Why I Celebrate the Pregnant Worker’s Fairness Act
Guest contributor story of truth
October 24, 2023
I have always been an advocate for things I believe in and part of my advocacy journey includes sharing my personal story to show why change is necessary. My account reveals the workplace harm I faced during my pregnancy and is a perfect example for why it was important for the Pregnant Workers Fairness Act to become law. I would love to say that my story is a happy one, that it is joyful and exciting–but it is far from it.
I was working at a meat processing plant when I became pregnant. I was trained in almost every position and area of the factory. My supervisors put me on fast-paced jobs that required attention to quality control, lifting, packing, and bagging. There was constant movement, twisting, bending, and lifting boxes that weighed up to 100 pounds. Because I worked the second shift, my workday started at 3:00 PM. It was typically scheduled to end at 11 PM, but that rarely happened. Most of the time, I was given notice that I would have to stay for mandatory overtime about an hour before my shift ended.
I actually found out I was pregnant when a fork truck driver hit me at work. The onsite nurse sent me to the hospital to have my injuries checked out. Months before this incident, I’d suffered a miscarriage. It just so happens that around the time I was hit at work, my husband and I had begun to try again to conceive. We even discussed taking a pregnancy test after work that very day. Even so, when preliminary tests at the hospital revealed that I was pregnant, I was stunned. The doctor told me that he couldn’t administer a CT scan because I was pregnant. I had to have him repeat himself to make sure I heard him clearly. Under his order, I was off of work until an OB/GYN examination. A few days later, the OB/GYN shared what I’d already suspected — mine would be a high risk pregnancy. I knew because I had already had four miscarriages. But at about eight weeks along, everything looked good. I was cleared to work with a few restrictions: no lifting boxes over 30 pounds, access to the restroom as often as possible, and light-duty jobs. Of course I turned that note into work upon my return.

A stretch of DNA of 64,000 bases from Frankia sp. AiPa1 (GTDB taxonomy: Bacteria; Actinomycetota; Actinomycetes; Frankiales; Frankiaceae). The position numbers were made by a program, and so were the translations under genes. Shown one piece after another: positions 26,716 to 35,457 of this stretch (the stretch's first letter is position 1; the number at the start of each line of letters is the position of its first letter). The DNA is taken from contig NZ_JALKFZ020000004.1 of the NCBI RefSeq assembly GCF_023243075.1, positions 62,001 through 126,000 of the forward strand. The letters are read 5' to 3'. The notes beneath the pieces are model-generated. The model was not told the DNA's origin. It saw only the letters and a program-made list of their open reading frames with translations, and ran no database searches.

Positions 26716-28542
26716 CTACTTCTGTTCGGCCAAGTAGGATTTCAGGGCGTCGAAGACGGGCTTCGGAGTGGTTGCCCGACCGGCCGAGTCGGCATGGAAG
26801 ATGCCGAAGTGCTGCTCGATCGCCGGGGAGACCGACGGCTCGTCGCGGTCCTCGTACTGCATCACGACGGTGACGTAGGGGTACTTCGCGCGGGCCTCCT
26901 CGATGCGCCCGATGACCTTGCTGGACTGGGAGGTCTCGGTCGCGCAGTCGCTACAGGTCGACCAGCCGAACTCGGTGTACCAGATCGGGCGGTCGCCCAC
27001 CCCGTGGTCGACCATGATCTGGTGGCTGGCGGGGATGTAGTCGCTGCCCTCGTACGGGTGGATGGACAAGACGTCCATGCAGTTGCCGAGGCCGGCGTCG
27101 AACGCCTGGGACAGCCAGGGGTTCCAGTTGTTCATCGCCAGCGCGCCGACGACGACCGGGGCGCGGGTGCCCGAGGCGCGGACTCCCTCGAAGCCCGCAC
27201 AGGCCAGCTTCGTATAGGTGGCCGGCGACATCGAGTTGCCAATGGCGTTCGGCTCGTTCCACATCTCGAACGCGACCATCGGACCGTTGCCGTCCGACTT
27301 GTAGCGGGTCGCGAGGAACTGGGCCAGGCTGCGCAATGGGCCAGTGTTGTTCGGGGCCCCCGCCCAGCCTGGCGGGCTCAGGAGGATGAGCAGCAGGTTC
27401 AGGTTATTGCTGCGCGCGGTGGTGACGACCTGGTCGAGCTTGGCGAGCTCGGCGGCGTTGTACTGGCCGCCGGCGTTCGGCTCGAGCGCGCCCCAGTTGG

Problems on the job
There were plenty of light duty jobs at the factory available to me that would have protected my pregnancy, such as moving small pallets to different areas, making boxes, packing smaller meat products, quality control inspections, and office work. They honored the OB/GYN’s restrictions at first, starting me on light duty jobs until they put me back onto my pre-pregnancy duties. If someone was fired, quit, or didn’t show up to work, and they didn’t have anyone else trained on the heavy-duty jobs I did before my pregnancy, they put me into their position. If I needed to go to the bathroom, I would have to relay messages to co-workers around me so they could spread the word to try to find a supervisor to give me permission to go to the restroom. If I was lucky, I could go a half an hour after I got the urge, but most of the time it would be hours later, when it was break time, before I could go. I ended up with urinary tract infections that required repeated doctor visits. There were several times I was given warnings for taking too long to go to the bathroom, or for not being back from lunch on time because I was getting sick in the bathroom due to morning sickness.
My Reminders Fell on Deaf Ears
I continued to remind the supervisors about my pregnancy-related restrictions but was ignored. When I suggested that they train other workers (who weren’t pregnant) for the heavy-duty tasks, I was ignored. I offered to train other people, and was told that management would get someone else trained. This didn’t happen. All I received were excuses–we were too busy or so and so called out sick–either way, there wasn’t anyone else to do the job.
Five and a half months into my pregnancy, I was operating the strapper at the end of the packing line. It is usually a two-person job, but I was assigned to work alone. As my supervisor stood next to me, a fork truck driver ran into the machine and the machine hit my stomach and my supervisor’s hip. My supervisor, who knew what I had already been through with my previous pregnancies, sent me to the nurse immediately.